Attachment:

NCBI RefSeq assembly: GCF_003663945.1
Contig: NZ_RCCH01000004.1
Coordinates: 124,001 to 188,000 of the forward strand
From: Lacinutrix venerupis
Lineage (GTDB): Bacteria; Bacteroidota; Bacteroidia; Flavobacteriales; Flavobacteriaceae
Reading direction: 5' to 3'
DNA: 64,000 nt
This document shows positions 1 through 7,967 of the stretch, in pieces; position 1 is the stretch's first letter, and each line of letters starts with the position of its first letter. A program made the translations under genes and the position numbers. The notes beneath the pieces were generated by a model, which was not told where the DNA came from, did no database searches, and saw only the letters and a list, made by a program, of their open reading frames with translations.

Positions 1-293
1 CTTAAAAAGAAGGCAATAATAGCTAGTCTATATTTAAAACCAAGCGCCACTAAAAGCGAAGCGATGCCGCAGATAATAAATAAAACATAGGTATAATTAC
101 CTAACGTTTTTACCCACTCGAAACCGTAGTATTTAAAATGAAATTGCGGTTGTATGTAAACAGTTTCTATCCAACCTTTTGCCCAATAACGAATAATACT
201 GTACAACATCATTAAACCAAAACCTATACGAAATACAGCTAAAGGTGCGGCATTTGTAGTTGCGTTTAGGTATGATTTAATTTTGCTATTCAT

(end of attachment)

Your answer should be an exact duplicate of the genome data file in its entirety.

NCBI RefSeq assembly: GCF_003663945.1
Contig: NZ_RCCH01000004.1
Coordinates: 124,001 to 188,000 of the forward strand
From: Lacinutrix venerupis
Lineage (GTDB): Bacteria; Bacteroidota; Bacteroidia; Flavobacteriales; Flavobacteriaceae
Reading direction: 5' to 3'
DNA: 64,000 nt
This document shows positions 1 through 7,967 of the stretch, in pieces; position 1 is the stretch's first letter, and each line of letters starts with the position of its first letter. A program made the translations under genes and the position numbers. The notes beneath the pieces were generated by a model, which was not told where the DNA came from, did no database searches, and saw only the letters and a list, made by a program, of their open reading frames with translations.

Positions 1-293
1 CTTAAAAAGAAGGCAATAATAGCTAGTCTATATTTAAAACCAAGCGCCACTAAAAGCGAAGCGATGCCGCAGATAATAAATAAAACATAGGTATAATTAC
101 CTAACGTTTTTACCCACTCGAAACCGTAGTATTTAAAATGAAATTGCGGTTGTATGTAAACAGTTTCTATCCAACCTTTTGCCCAATAACGAATAATACT
201 GTACAACATCATTAAACCAAAACCTATACGAAATACAGCTAAAGGTGCGGCATTTGTAGTTGCGTTTAGGTATGATTTAATTTTGCTATTCAT